Audit quality: asking the right questions

I am, of course, delighted to read the headline Audit Committee Chairs believe audit is improving.  The Financial Reporting Council’s press notice about this year’s FRC Audit Committee Chairs (“ACC”) Survey says “ACCs scored their auditors highly across all questions. There was also evidence of improvement in all categories with the highest being that of independence and objectivity. The lowest overall scores, for a second year, were for questions on professional scepticism and the auditor’s response to regulatory oversight suggesting there is still some work for firms to do in this area.”

But how much does the survey really tell us about audit quality?  Not enough, in my view.

By asking about focus, approach, risk assessment, materiality, resources, scepticism, independence, communication and interaction,  the questionnaire effectively imposes its own answer to the question “What is a good audit?”  Each of those factors may be an important dimension of quality, but it seems to me that we’re limiting the survey to confirming what we think we already know, rather than risking uncovering a more challenging definition of audit quality.

The survey did go further this year in asking ACCs what other criteria they use to assess audit quality outside of the headings in the questionnaire.  But I’d also like to know which components of audit quality they regard as the most important.  Also, given there is an inherent tension between some of the factors, which way would the ACCs sway if they had to choose between factors?

I’d like to try to structure the questionnaire so that ACCs rate the components of quality in order of importance or are required to prioritise apparently competing factors.  As an example, they could be asked to choose between pairs of factors such as independence versus continuity; sector specialism versus breadth of experience; high level of coverage versus timeliness of identification of issues – both in terms of how important those factors are to quality and then in terms of which they felt their auditor exhibited more strongly.

Of course, given many ACCs will have completed this questionnaire before, they will be aware of what aspects of quality the previous surveys have enquired about.  So the questionnaire needs to actively probe to identify components of audit  quality other than the old comfortable favourites.  These other components might include firm sector specialism and individual (partner) sector specialism but ought also to include some of the aspects of quality that we all find it hard to acknowledge and talk about, for instance empathy, emotional resilience, a sense of proportion.

It would be particularly interesting to know to what extent “perceived calibre of individual” – one of the alternative components of audit quality volunteered by the ACCs – is made up of observable characteristics and behaviours as opposed to subjective impressions.  This could be illuminated by asking the ACCs to score individuals from the audit team across a range of observables and then to score individuals overall for “perceived calibre”.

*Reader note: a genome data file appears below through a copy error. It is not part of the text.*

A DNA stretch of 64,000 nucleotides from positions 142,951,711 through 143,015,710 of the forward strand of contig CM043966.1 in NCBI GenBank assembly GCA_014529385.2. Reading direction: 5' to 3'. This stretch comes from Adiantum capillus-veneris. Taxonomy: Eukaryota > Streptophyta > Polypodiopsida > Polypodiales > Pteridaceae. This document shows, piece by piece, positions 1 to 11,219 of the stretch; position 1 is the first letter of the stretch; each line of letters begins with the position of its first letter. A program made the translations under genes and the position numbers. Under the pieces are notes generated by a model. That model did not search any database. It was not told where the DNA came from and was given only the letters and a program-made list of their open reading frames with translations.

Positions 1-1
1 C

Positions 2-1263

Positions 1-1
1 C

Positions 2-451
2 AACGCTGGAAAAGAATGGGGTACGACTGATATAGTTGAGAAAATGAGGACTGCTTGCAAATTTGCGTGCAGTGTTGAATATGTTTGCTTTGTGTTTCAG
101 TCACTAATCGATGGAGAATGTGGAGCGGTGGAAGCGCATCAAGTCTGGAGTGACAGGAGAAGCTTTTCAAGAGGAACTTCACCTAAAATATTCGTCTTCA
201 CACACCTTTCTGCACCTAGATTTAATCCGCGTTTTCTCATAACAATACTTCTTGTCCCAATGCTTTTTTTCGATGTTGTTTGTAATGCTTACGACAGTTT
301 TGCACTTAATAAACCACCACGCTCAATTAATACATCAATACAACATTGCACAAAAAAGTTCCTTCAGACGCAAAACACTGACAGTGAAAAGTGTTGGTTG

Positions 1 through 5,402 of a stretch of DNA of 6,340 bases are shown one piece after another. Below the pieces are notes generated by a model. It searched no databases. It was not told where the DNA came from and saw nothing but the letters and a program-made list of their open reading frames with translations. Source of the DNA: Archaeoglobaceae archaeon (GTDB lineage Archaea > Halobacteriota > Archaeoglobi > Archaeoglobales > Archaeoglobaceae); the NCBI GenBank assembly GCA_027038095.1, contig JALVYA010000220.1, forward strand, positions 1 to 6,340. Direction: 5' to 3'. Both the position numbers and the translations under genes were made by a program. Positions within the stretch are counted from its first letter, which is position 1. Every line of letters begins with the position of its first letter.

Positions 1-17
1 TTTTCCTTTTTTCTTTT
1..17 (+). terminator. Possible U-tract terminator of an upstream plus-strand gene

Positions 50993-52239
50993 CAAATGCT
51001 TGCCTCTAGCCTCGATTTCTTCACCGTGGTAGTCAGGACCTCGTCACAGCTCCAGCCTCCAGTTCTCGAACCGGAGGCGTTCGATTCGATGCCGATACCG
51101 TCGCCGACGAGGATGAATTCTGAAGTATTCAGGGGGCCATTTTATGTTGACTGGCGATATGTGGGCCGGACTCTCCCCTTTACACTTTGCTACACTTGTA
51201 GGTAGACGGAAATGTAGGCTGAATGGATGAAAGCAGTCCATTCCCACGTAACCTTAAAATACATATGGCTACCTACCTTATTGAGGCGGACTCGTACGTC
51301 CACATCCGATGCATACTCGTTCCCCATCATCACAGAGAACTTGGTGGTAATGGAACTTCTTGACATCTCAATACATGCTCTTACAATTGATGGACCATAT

Finally, while I don’t want to be cynical, I note that more than 10% of the respondents had changed auditor as a result of a competitive tender within the previous 12 months.  It’s reasonable to expect that ACCs who have recently selected a new auditor and, of course, done so on the basis of quality, will be satisfied with the quality of their auditor.

The debate around indicators of audit quality is largely being led by regulators, who have a vested interest in keeping the emphasis on indicators  that can be quantitatively measured – even where a measure may have a non-linear relationship to audit quality.  Indeed, the US regulator, the Public Company Accounting Oversight Board (PCAOB), says much of the information it measures might contain flaws, but it is still worth producing it in order to promote debate about the quality of the audit.  And I agree – it’s no bad thing for ACCs have market-level, firm-level and engagement-level data that they can use to frame a discussion with an audit engagement partner as to how their firm will deliver a quality audit.

It would be a mistake, however, to give too much weight to the things we can measure at the expense of broader and deeper insight into the nature of and drivers of audit quality.  And it could harm quality if the drive to achieve attractive audit quality metrics were to become a disincentive to audit firms to innovate.

Perhaps most important of all, though, the ACCs are just one of many stakeholder groups.  The ACCs represent those with direct equity investments in the company but there is a much wider group of “investors” who are exposed to the risk of loss of capital in public companies – society as whole.  The FRC recognises this – at least, that’s what I infer from their introduction of the concept of the “objective, reasonable and informed third party” in the consultation document Enhancing Confidence in Audit.  How does that objective, reasonable and informed third party judge the quality of an audit or the calibre of an auditor?  We need to ask a lot more questions – a lot more of the right questions – if we’re going to find out.

 

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